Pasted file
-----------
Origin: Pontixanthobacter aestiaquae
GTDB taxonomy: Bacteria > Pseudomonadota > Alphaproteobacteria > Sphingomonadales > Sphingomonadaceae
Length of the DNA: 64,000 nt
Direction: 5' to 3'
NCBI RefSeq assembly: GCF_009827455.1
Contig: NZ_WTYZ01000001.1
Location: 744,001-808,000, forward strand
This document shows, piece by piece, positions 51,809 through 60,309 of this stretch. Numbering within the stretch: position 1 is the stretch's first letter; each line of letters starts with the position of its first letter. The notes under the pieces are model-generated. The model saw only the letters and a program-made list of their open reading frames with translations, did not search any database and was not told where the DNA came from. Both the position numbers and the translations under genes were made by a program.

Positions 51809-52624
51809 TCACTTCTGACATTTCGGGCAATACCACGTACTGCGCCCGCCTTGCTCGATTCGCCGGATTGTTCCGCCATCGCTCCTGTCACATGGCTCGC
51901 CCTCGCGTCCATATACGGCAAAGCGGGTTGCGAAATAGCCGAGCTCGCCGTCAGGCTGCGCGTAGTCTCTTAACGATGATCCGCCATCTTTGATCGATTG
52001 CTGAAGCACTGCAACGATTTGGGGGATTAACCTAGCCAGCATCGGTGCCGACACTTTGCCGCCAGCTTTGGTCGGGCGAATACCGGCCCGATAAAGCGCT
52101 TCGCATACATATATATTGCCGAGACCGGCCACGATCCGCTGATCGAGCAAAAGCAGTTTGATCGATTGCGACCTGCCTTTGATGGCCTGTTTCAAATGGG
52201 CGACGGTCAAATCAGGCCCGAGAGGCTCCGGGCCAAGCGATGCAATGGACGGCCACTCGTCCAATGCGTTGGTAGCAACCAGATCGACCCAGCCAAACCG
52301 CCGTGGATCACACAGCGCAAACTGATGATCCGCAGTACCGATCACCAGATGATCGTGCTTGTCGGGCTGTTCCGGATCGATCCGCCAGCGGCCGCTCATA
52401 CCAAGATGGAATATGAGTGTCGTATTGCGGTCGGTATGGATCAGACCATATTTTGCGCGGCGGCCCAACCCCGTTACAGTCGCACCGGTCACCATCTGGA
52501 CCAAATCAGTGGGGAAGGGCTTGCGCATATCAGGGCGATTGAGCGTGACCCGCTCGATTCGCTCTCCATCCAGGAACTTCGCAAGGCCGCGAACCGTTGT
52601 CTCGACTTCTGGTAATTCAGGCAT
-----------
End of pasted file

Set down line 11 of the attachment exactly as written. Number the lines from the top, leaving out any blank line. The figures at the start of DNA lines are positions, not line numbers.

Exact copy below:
51901 CCTCGCGTCCATATACGGCAAAGCGGGTTGCGAAATAGCCGAGCTCGCCGTCAGGCTGCGCGTAGTCTCTTAACGATGATCCGCCATCTTTGATCGATTG